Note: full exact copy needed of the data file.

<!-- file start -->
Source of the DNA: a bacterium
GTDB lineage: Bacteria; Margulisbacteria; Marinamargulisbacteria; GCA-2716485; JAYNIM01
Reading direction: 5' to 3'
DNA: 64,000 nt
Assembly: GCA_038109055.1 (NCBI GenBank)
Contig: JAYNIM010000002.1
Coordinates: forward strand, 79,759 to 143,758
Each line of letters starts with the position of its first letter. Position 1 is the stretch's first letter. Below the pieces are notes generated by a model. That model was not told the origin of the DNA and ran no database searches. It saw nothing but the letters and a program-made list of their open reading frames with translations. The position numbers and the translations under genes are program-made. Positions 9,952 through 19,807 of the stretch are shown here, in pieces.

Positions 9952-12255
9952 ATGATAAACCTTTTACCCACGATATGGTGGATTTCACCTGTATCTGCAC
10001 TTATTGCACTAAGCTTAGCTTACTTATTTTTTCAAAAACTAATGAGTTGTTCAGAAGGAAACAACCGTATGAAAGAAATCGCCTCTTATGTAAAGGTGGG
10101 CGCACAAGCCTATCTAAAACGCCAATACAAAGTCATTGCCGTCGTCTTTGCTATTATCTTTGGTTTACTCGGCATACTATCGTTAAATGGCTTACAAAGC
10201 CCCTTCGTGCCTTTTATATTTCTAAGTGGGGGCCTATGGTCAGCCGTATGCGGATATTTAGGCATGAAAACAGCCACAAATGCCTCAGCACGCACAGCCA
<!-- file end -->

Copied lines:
Source of the DNA: a bacterium
GTDB lineage: Bacteria; Margulisbacteria; Marinamargulisbacteria; GCA-2716485; JAYNIM01
Reading direction: 5' to 3'
DNA: 64,000 nt
Assembly: GCA_038109055.1 (NCBI GenBank)
Contig: JAYNIM010000002.1
Coordinates: forward strand, 79,759 to 143,758
Each line of letters starts with the position of its first letter. Position 1 is the stretch's first letter. Below the pieces are notes generated by a model. That model was not told the origin of the DNA and ran no database searches. It saw nothing but the letters and a program-made list of their open reading frames with translations. The position numbers and the translations under genes are program-made. Positions 9,952 through 19,807 of the stretch are shown here, in pieces.

Positions 9952-12255
9952 ATGATAAACCTTTTACCCACGATATGGTGGATTTCACCTGTATCTGCAC
10001 TTATTGCACTAAGCTTAGCTTACTTATTTTTTCAAAAACTAATGAGTTGTTCAGAAGGAAACAACCGTATGAAAGAAATCGCCTCTTATGTAAAGGTGGG
10101 CGCACAAGCCTATCTAAAACGCCAATACAAAGTCATTGCCGTCGTCTTTGCTATTATCTTTGGTTTACTCGGCATACTATCGTTAAATGGCTTACAAAGC
10201 CCCTTCGTGCCTTTTATATTTCTAAGTGGGGGCCTATGGTCAGCCGTATGCGGATATTTAGGCATGAAAACAGCCACAAATGCCTCAGCACGCACAGCCA